JV: Serverless computing is a type of cloud computing, but there are two major differences between the two models that are important to note. First, serverless computing automates security and database management tasks, such as patching, storage and backup, that, in a traditional cloud environment, end users are responsible for managing manually.

The second major difference between the two computing models is in the division of responsibilities between the cloud provider and the application owner. In a traditional cloud environment, end users are responsible for securing operating systems, applications and data. With serverless computing, more of the responsibility for securing the underlying platform is offloaded to the cloud provider, so developers really only need to focus on securing the data and the code layer.

BN: Organizations continue to face cloud security challenges, and now serverless computing is in the picture. What makes it difficult to secure these environments?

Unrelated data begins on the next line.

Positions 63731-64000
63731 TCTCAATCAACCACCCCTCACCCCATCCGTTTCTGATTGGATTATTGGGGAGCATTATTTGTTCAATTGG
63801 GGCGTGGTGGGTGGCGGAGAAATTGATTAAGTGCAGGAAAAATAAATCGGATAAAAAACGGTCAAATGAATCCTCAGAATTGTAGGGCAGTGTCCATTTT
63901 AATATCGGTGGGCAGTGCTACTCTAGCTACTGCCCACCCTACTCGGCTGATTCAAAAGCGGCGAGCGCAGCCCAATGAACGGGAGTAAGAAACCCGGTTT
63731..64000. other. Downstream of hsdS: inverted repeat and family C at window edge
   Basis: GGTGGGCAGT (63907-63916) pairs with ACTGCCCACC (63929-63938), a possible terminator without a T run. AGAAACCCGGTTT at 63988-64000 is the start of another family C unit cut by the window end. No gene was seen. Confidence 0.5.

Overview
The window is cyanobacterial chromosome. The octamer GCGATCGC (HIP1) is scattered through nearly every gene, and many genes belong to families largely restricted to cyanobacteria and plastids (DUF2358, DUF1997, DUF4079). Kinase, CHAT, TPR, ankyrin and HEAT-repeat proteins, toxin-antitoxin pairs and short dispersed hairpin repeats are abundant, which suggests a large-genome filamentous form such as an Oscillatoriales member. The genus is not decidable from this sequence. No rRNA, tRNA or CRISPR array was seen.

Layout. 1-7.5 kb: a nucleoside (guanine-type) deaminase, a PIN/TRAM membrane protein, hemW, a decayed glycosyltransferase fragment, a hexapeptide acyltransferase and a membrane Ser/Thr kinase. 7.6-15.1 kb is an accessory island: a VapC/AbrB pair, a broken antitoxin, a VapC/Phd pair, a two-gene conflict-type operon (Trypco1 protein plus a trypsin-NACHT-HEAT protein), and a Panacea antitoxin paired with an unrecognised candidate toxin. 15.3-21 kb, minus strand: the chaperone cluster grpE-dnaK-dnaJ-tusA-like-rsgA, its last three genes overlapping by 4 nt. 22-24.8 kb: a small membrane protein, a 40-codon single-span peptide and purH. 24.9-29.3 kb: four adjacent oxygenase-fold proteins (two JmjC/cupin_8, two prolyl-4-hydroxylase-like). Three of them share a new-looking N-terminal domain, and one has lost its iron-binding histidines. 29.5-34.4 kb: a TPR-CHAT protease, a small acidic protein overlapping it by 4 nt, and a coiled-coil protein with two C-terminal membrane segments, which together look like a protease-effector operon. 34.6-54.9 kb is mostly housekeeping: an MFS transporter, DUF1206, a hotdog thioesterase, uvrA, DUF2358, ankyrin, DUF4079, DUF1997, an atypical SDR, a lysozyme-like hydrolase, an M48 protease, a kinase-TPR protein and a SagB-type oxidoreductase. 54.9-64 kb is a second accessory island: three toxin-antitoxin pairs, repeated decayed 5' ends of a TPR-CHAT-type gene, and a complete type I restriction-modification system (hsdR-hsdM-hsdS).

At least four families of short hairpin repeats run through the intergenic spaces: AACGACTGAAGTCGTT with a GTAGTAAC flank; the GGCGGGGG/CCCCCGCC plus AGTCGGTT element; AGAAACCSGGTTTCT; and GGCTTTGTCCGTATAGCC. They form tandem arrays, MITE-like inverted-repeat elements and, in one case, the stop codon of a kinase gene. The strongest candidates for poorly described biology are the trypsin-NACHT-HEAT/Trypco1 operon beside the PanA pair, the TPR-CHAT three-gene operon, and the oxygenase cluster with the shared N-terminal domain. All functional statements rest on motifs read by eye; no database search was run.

JV: First, the good news. Because, in a serverless environment, the onus of securing the underlying infrastructure is delegated to the cloud provider rather than the end user, developers can rely on the cloud provider’s security expertise, rather than trying to become experts themselves. This should help improve organizations’ security postures, while freeing developers to focus on what they do best: writing and deploying code.

That said, serverless environments come with their own share of security challenges. Chief among them is developers deploying code in FaaS environments without even consulting their security organizations, which opens the door to significant risk from code-injection/modification attacks and the like. For example, a bad actor could alter code or a program flow to say, 'instead of doing X, do Y' (think changing IoT telemetry signals in the injection), which explodes the attack surface.

User and function access are also major concerns. If users and functions have more access than is necessary, the damage following an attack will be far worse than if the proper access controls were enforced.

BN: How can enterprises go about developing sound strategies for securing serverless environments?